Vandals doused the statue of Christopher Columbus in Central Park with red paint and scrawled “murderer” across its stone pedestal, police said Monday.
Detectives have a video of two people — possibly a man and a woman — defacing the statue at about 11:30 p.m. Sunday with spray paint, an NYPD spokesperson said
The pair wrote “land back” on three sides of the bronze-and-granite-statue and “murderer” on another, police said.
There’s been no arrests, but the NYPD is investigating the incident. If caught, the spray paint artists will likely be charged with vandalism and making graffiti, the spokesperson said.
Metal barricades surrounded the 131-year-old statute on Monday morning, Fox News said.
The attack is part of a long string of vandalism that’s hit monuments to the famed but controversial explorer over the years – sculptures in New York, as well as in New Jersey, Boston, Rhode Island, Pennsylvania and Minnesota have all been defaced or outright destroyed at different times.
Some view the statues as symbols of Italian-American pride, and say that they highlight Italians’ contributions to America. Others view Columbus in a different light, and say he was a murderer and colonizer who treated Native Americans brutally when he stumbled upon the continent in 1492.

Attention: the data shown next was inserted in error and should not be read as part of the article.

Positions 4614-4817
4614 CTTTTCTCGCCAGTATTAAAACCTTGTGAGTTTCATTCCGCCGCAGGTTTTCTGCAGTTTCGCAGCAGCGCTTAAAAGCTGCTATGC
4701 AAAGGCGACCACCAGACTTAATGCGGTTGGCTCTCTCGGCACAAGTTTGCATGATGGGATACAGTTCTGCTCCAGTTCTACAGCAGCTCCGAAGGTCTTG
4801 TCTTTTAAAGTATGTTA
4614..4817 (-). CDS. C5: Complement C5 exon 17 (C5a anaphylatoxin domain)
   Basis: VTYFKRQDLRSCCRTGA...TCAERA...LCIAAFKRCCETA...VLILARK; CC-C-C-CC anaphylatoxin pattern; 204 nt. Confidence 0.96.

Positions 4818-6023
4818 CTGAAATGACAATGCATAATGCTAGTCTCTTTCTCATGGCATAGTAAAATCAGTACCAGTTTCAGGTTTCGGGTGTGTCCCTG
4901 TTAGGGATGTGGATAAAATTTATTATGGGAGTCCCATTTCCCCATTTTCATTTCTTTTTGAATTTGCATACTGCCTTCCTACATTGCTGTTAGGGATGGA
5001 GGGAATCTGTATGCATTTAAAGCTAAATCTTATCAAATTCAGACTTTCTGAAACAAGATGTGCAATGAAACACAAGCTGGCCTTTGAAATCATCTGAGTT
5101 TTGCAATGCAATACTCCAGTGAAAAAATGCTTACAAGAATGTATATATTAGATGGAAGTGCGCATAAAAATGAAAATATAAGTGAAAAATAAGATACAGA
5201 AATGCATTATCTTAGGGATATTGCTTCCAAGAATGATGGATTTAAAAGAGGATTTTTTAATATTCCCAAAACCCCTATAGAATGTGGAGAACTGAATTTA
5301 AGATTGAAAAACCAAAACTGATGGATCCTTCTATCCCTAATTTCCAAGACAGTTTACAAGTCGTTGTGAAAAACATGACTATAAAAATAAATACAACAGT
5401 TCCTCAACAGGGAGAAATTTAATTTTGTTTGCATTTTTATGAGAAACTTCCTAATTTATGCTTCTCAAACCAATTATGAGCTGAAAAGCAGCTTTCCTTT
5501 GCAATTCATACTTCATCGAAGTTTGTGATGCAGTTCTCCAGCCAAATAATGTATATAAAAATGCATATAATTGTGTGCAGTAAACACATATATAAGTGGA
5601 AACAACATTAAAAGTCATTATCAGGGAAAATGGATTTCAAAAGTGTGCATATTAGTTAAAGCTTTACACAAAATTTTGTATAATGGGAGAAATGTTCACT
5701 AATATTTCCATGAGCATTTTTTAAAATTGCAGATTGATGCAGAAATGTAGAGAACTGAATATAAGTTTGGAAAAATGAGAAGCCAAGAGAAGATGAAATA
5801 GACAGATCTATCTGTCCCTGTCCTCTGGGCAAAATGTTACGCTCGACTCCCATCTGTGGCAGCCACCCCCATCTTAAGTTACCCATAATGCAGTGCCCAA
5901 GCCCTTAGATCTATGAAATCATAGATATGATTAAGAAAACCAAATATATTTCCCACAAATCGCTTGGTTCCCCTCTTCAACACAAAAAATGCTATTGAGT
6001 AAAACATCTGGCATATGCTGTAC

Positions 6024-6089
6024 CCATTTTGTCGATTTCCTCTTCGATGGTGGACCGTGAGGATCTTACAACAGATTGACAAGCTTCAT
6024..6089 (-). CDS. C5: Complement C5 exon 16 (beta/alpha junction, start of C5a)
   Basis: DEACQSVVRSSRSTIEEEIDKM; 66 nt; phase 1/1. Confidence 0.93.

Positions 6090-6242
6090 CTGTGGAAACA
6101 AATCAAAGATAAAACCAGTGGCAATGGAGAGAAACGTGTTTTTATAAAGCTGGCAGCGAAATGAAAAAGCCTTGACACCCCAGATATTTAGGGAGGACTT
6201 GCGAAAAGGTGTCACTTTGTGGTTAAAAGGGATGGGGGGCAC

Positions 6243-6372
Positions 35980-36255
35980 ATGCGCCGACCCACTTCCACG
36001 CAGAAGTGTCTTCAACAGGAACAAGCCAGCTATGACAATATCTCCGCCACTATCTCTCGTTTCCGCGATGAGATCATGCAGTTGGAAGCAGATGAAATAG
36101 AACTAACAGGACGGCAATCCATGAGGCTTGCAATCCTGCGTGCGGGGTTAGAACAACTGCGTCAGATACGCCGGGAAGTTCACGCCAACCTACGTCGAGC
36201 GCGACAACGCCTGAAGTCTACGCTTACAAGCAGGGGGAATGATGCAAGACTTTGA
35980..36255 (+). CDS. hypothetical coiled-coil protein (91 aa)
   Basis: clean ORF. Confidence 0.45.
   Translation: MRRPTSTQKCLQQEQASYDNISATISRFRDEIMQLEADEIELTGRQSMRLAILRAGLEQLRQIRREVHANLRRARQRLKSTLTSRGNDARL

The NYPD began heavily guarding monuments in Manhattan’s Columbus Circle and Central Park during the summer of 2020, when mass protests against police brutality following the death of George Floyd sparked simultaneous complaints about other historical figures who’ve been accused of oppressive acts.
Cops began conspicuously patrolling the areas after five Confederate statues were beheaded, damaged or pulled down — including one that hit a vandal in the head as it fell — in Virginia during the Floyd protests.
The NYPD reacted similarly to complaints about the monument in 2017, posting one or two officers at the Columbus Circle site around the clock ahead of Columbus’ namesake holiday in October.
Police halted the 24/7 bodyguard service in the spring of 2022. But the NYPD kept up routine patrols and installed security cameras to keep tabs on them.
Still, the statues continued to attract controversy.
Last April, the head of New York’s Italian American groups hit then-Democratic state Sen. Alessandra Biaggi for saying the Columbus Circle monument should come down in favor of “better representations of our wonderful contributions to this country.”
“Senator, it is time to drop the hate and seek the truth,” Angelo Vivolo, president of the Columbus Heritage Coalition, wrote in an open letter after Biaggi’s comments.
“I hope you realize what it means to represent all the people respectfully. When you offend one culture, you offend all.”
The New Yorkers of the New York Genealogical Society commissioned Spanish sculptor Jeronimo Sunol to complete the statue, Fox said. It was dedicated May 12, 1892, according to the city parks website.